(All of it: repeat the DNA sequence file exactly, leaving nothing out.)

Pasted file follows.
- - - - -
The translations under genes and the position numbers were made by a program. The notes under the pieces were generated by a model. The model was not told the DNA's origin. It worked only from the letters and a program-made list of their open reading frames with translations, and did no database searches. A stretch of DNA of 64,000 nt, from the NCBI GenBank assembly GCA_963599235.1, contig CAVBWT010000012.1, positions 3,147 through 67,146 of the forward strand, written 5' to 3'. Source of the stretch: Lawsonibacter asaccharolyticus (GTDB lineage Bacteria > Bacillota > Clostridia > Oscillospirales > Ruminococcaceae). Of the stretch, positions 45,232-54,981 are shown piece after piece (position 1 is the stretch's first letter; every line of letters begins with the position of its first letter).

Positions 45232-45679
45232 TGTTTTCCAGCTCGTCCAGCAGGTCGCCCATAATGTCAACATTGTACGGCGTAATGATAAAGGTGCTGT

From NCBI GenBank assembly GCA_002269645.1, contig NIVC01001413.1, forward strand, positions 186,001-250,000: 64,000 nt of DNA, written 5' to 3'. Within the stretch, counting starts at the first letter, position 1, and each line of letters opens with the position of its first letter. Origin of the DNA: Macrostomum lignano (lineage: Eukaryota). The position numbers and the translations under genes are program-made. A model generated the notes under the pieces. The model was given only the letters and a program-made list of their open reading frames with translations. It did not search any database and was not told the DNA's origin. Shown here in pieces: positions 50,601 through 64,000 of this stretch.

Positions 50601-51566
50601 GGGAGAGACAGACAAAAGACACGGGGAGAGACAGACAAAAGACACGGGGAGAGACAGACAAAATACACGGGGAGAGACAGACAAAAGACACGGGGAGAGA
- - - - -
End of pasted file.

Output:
The translations under genes and the position numbers were made by a program. The notes under the pieces were generated by a model. The model was not told the DNA's origin. It worked only from the letters and a program-made list of their open reading frames with translations, and did no database searches. A stretch of DNA of 64,000 nt, from the NCBI GenBank assembly GCA_963599235.1, contig CAVBWT010000012.1, positions 3,147 through 67,146 of the forward strand, written 5' to 3'. Source of the stretch: Lawsonibacter asaccharolyticus (GTDB lineage Bacteria > Bacillota > Clostridia > Oscillospirales > Ruminococcaceae). Of the stretch, positions 45,232-54,981 are shown piece after piece (position 1 is the stretch's first letter; every line of letters begins with the position of its first letter).

Positions 45232-45679
45232 TGTTTTCCAGCTCGTCCAGCAGGTCGCCCATAATGTCAACATTGTACGGCGTAATGATAAAGGTGCTGT

From NCBI GenBank assembly GCA_002269645.1, contig NIVC01001413.1, forward strand, positions 186,001-250,000: 64,000 nt of DNA, written 5' to 3'. Within the stretch, counting starts at the first letter, position 1, and each line of letters opens with the position of its first letter. Origin of the DNA: Macrostomum lignano (lineage: Eukaryota). The position numbers and the translations under genes are program-made. A model generated the notes under the pieces. The model was given only the letters and a program-made list of their open reading frames with translations. It did not search any database and was not told the DNA's origin. Shown here in pieces: positions 50,601 through 64,000 of this stretch.

Positions 50601-51566
50601 GGGAGAGACAGACAAAAGACACGGGGAGAGACAGACAAAAGACACGGGGAGAGACAGACAAAATACACGGGGAGAGACAGACAAAAGACACGGGGAGAGA